Differential immunohistochemical localization of xanthine oxidase in normal and neoplastic human breast epithelium
- W Cook
- R Chu
- M Saksela
- K Raivio
- A Yeldandi
Affiliations: NORTHWESTERN UNIV,SCH MED,DEPT PATHOL,CHICAGO,IL 60611. UNIV HELSINKI,CHILDRENS HOSP,FIN-00290 HELSINKI,FINLAND.
- Published online on: November 1, 1997 https://doi.org/10.3892/ijo.11.5.1013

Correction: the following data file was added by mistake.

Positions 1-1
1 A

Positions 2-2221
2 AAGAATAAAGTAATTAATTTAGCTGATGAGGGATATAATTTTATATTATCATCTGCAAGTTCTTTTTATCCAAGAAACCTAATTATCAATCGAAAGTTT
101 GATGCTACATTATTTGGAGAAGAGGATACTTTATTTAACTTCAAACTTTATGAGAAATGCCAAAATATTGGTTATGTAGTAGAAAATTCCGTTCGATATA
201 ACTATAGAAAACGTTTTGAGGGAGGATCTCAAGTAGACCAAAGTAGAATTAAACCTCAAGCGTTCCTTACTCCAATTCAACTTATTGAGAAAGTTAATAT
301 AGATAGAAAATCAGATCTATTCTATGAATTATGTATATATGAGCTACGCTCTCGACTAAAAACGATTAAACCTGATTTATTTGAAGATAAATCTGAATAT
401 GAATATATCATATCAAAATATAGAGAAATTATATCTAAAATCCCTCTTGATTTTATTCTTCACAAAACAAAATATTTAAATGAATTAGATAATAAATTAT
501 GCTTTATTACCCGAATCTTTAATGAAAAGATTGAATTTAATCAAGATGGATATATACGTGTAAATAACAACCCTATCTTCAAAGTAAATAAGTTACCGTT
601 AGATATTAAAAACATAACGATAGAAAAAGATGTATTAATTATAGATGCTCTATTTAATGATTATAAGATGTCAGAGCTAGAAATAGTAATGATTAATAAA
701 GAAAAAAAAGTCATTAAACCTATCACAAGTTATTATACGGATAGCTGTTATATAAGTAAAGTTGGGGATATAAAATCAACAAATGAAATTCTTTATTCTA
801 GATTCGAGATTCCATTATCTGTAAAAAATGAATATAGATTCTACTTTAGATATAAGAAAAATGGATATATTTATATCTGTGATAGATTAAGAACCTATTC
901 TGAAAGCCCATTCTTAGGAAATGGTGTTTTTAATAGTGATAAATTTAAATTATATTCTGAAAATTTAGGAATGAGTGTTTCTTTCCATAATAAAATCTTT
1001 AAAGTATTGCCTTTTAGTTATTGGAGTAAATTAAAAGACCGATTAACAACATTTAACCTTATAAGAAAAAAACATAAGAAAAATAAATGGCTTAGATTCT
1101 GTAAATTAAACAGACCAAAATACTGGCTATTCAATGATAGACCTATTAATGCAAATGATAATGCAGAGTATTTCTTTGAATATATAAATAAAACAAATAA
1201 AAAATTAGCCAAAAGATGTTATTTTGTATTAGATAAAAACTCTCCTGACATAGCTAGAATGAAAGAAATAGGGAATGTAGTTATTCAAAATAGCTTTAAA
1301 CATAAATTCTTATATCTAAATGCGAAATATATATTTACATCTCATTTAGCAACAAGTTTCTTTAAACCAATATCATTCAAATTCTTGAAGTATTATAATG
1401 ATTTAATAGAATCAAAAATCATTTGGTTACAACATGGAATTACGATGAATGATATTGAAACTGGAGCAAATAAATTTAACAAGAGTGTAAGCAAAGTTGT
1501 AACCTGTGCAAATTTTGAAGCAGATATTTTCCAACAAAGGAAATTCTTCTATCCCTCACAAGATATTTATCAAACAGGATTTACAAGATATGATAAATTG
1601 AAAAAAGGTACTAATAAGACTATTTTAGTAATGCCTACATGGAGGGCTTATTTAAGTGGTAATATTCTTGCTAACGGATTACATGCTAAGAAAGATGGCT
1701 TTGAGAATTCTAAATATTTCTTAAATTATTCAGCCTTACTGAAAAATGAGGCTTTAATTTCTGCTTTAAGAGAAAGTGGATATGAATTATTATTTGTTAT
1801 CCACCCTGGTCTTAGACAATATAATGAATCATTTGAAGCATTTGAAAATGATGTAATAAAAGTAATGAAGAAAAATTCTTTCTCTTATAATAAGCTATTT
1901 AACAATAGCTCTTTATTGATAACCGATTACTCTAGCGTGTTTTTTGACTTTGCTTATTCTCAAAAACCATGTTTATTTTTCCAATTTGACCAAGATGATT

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Xanthine oxidase (XO) and xanthine dehydrogenase (XDH) are alternate enzymatic forms of the XO/XDH protein that catalyzes the oxidation of hypoxanthine to xanthine, and xanthine to uric acid, and in the process XO/XDH generates reactive oxygen species (ROS) such as superoxide, hydrogen peroxide, and hydroxyl radicals. We hypothesize that XO/XDH, which is expressed in mammary epithelium, contributes to the development of breast cancers by virtue of its ability to generate genotoxic ROS. In this study, we produced human XO/XDH protein at high levels in Spodoptera frugiperda (Sf9) insect cells using the baculovirus vector to confirm the specificity of antibodies used for immunostaining of human breast tissues. Immunoblot analysis demonstrated that the full length 143 kDa polypeptide was partially processed into a 87 kDa and 59 kDa fragments. The overexpressed XO/XDH protein was identified in the cytoplasm of insect cells by immunofluorescence staining. Using these antibodies we analyzed normal and neoplastic breast epithelium for the presence of XO/XDH. Immunohistochemical analysis of normal human breast revealed the presence of XO/XDH in the cytoplasm of epithelium lining terminal ducts. The intensity of XO/XDH staining was markedly enhanced in alveolar epithelium of lactating mammary lobules. In contrast, no immunohistochemically detectable XO/XDH was observed in intraductal in situ carcinomas and in invasive carcinomas of the breast. Further studies are necessary to confirm the utility of the loss of XO/XDH expression as a marker for neoplastic change in the breast and investigate the functional role of this enzyme in the pathogenesis of breast cancer.